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Sunday, June 16, 2024

Steam Returns to London Underground

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Next year marks the 150th anniversary of the London Underground and steam trips are planned to celebrate the anniversary.

The first journey took place between Paddington and Farringdon on the Metropolitan Railway. This will be recreated on Sunday 13 January 2013, with a series of specially restored trains including the Metropolitan Steam Locomotive No.1 and the Metropolitan Railway Jubilee Carriage No 353.

A fundraising campaign to secure £250,000 to restore Met Locomotive No. 1 has been launched by London Transport Museum. Donations will help bring the historic vehicle back to the London Underground to mark the 150th anniversary of the world’s first underground railway.

The Met Locomotive No. 1 was built in 1898 and headed the opening train on the Uxbridge branch of the Metropolitan line in July 1904.The original Underground line was built and financed by the Metropolitan Railway, a private company which had been formed in 1854 to undertake the ground-breaking project to link the mainline stations at Paddington, Euston and King’s Cross with the city centre business district to the east.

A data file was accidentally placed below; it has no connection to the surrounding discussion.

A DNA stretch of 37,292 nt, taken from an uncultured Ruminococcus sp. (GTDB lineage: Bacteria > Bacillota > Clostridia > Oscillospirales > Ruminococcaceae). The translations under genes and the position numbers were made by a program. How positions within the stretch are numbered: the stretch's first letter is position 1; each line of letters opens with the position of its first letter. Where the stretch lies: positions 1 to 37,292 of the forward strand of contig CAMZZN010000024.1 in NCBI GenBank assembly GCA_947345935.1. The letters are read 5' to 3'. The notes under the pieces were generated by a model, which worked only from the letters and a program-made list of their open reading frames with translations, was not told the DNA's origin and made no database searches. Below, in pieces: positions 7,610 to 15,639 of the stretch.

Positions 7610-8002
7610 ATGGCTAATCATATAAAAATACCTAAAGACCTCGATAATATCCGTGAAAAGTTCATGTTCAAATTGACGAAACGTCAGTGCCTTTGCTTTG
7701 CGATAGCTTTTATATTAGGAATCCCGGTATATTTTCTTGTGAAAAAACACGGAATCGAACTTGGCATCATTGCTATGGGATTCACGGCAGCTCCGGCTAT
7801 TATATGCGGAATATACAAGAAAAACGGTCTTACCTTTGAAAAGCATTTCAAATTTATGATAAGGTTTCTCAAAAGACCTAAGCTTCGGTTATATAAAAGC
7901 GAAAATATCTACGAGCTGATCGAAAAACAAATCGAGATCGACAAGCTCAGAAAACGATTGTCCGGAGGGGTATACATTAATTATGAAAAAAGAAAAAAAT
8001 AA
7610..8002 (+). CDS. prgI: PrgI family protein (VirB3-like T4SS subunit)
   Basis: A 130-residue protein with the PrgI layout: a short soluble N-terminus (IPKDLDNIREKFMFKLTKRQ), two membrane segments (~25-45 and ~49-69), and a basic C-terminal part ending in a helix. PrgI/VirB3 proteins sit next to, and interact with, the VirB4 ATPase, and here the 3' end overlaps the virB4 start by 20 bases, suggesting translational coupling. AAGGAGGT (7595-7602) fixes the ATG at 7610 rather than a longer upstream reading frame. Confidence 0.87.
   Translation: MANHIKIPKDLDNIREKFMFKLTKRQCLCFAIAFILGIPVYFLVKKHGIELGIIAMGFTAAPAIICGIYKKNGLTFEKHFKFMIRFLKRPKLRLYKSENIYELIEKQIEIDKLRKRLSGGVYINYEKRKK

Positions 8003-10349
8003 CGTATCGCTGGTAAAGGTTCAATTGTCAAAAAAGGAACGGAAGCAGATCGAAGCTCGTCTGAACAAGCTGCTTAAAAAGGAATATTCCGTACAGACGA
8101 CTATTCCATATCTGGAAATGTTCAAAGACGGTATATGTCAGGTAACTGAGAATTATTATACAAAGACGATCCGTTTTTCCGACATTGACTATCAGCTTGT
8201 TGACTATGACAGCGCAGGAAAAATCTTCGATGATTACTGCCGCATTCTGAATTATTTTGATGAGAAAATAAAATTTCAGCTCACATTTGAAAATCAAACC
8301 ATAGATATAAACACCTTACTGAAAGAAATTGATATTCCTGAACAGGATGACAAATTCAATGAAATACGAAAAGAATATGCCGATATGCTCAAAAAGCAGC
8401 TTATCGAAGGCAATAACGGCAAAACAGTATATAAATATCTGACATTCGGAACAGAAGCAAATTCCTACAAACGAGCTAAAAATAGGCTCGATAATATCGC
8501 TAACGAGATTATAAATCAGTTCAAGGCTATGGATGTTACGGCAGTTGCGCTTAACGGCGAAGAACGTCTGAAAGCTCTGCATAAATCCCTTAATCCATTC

On 10 January 1863 the first underground train pulled out of Paddington station to make its first public passenger journey. The train made the 3½-mile journey under the streets of London from Paddington to Farringdon.

To mark this occasion, LU – working in partnership with the London Transport Museum – will be organising a wide range of events during the rest of this year and throughout 2013. Two new two-pound coins issued by the Royal Mint will go into circulation in 2013.

TfL plans a commemorative Oyster card and there will be live drama at the disused Aldwych station.

Says London Underground’s managing director, Mike Brown, ‘London Underground has always played a hugely important role in the success of our city, from the growth of the early network which led to the expansion of the suburbs in the last century, to the development of Canary Wharf’s financial powerhouse in the 80s, and on to today’s system which successfully moved record numbers of people during the Queen’s Jubilee and London 2012 Games.

As we mark the 150th anniversary of the world’s first underground railway with a range of wonderful events, we are also building for the future – transforming stations and replacing trains, signals and track to create a truly 21st century network able to maintain London’s vital role in the UK economy.’



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